5.2 Public data: MIMIC
MIMIC is a public dataset that describes clinical information of patients admitted to an Intensive Care Unit at the Beth Israel Deaconess Medical Center in Boston, Massachusetts from 2001 to 2012. It contains 58,576 samples for patient admissions. Descriptive statistics can be found in [7, 9]. In this study, we use 13 input features corresponding to the health state for 30day mortality predictions used in [15]. Since MIMIC is a time series dataset and has missing values, we use a recurrent network based on Gated Recurrent Unit, called GRUD, that is widely used for coping with multivariate time series with missing values [4] for imputation and predictions. Its AUC is around 0.78 which is comparable to stateoftheart. We conduct only a budget experiment for this dataset due to its limited size.
We perturb 75 samples selected from the test set, i.e., . The 75 samples are originally labeled as “dead” and correctly predicted by the trained classifier. Our purpose is to perturb the samples so that they are predicted as “alive.” To decide the size of budgets which represent the per drug amount, we first run Algorithm 4 with unlimited budget constraints to measure how much perturbation is needed. Then, we determine small, middle, and large sizes of budgets by imposing 40%, 60%, and 80% of the total budget achieved by unlimited budgets.
Figure 4 shows the results of the budget experiment. Similar to the results on the realworld data, stochastic algorithms for max samples models, BCMS and CCMS perform better than KL and MS. They obtain a larger size of successfully perturbed samples than the other algorithms, and also achieve smaller consumption per sample. The relative improvement of our max samples models MS, BCMS and CCMS over KL is 5%, 19% and 19% on average for all different budget scenarios. It is interesting to observe that KL uses a much bigger portion of the budget than the other algorithms.
5.3 Optimization aspects
In this part we discuss optimization aspects of the algorithms. Figure 5 shows sizes of (successfully perturbed samples) for each algorithm at each outer iteration. We observe that the number of increases with iterations and stays at the highest point, which implies that the algorithms converge to a (local) optimal value. We also find that BCMS converges faster than CCMS in all cases. We also note that KL converges faster than CCMS, however, the largest from KL is not larger than the one from CCMS and BCMS.
Figure 7 shows the values of Lagrangian multipliers at each outer iteration for the MIMIC dataset. The average values of with respect to the budget constraint decrease as each algorithm iterates, which implies that the amount of constraint violation decreases. Regarding that is associated with the prediction confidence constraint, KL values decrease as the algorithm proceeds while the max sample algorithms drive them higher. In Figure 6 we further observe that the norm of gradients of for the max samples algorithms shrink to zero, which implies that the algorithms reduce the amount of constraint violation. MS shows erratic behaviors in some cases and its performance is unstable. We reason this is due to the presence of constraints and binary variables in MS.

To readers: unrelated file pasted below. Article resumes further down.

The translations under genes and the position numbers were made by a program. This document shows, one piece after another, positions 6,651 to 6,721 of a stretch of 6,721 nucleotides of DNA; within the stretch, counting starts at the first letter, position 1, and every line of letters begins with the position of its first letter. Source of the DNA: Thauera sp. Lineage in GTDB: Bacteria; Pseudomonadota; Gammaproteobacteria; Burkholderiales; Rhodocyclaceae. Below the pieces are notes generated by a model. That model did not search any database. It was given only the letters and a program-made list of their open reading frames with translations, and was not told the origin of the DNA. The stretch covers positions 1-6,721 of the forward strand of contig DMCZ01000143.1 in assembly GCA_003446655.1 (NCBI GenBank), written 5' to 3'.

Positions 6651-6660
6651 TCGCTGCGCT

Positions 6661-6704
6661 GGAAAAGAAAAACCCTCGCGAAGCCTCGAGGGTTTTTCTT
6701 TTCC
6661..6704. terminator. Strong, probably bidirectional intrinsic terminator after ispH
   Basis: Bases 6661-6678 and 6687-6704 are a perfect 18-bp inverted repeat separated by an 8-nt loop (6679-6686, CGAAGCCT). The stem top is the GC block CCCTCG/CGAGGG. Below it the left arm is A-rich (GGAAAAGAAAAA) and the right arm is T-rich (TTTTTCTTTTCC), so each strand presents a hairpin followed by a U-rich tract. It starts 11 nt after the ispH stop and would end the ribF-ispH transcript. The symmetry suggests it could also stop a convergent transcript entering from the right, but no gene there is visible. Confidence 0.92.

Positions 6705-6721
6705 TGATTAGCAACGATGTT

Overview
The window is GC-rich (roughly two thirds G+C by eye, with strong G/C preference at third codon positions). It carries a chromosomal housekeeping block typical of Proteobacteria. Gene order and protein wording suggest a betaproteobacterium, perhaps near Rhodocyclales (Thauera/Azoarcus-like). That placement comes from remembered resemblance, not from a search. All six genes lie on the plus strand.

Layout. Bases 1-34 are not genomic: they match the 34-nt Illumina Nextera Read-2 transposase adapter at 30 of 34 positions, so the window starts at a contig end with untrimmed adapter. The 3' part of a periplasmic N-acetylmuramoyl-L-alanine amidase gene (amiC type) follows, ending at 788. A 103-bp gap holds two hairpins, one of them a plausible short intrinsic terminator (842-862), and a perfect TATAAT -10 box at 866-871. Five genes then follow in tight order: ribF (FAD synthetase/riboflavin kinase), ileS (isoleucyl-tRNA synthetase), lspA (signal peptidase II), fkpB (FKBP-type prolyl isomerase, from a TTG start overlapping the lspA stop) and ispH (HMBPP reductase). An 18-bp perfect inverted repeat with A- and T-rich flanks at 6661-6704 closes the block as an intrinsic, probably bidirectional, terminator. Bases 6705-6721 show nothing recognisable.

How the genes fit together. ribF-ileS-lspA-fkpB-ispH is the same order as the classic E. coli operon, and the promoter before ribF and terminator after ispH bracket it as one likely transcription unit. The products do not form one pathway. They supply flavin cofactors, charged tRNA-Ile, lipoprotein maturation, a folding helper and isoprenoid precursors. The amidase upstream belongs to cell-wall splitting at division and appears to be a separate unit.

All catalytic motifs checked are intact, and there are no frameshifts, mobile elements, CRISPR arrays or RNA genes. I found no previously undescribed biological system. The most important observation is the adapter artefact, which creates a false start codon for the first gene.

Table 1 shows the actual runtime of the algorithms on the larger, proprietary dataset. Algorithms for stochastic models BCMS and CCMS take longer to update variables per iteration in the inner loop than MS and KL require since the Gumbel’s simulation is implemented. However, the total runtime of BCMS and CCMS does not necessarily take longer than others. Based on the runtime, convergence and size of we conclude that BCMS is the best performer among all the algorithms considered herein. Algorithms CCMS is a close second.
Algorithm  Runtime per iteration (No. of the max iterations)  

Outer loop  Inner loop  Total runtime  
MS  20 sec (10)  0.7 sec (10,000)  19 hr 
BCMS  25 sec (10)  18 sec (100)  5 hr 
CCMS  25 sec (20)  15 sec (100)  8 hr 
KL  20 sec (10)  0.9 sec (5,000)  10 hr 
6 Conclusion
In this paper, a new framework for inverse classification is proposed. We formulate a constrained optimization problem that maximizes the number of successfully perturbed samples with budget and prediction confidence constraints. In addition, we formulate a stochastic problem with chance constraints. To solve the constrained problems, algorithms based on Lagrangian and subgradient methods are developed. Based on the computational study, we find that the algorithms perform well in various budget settings and are scalable.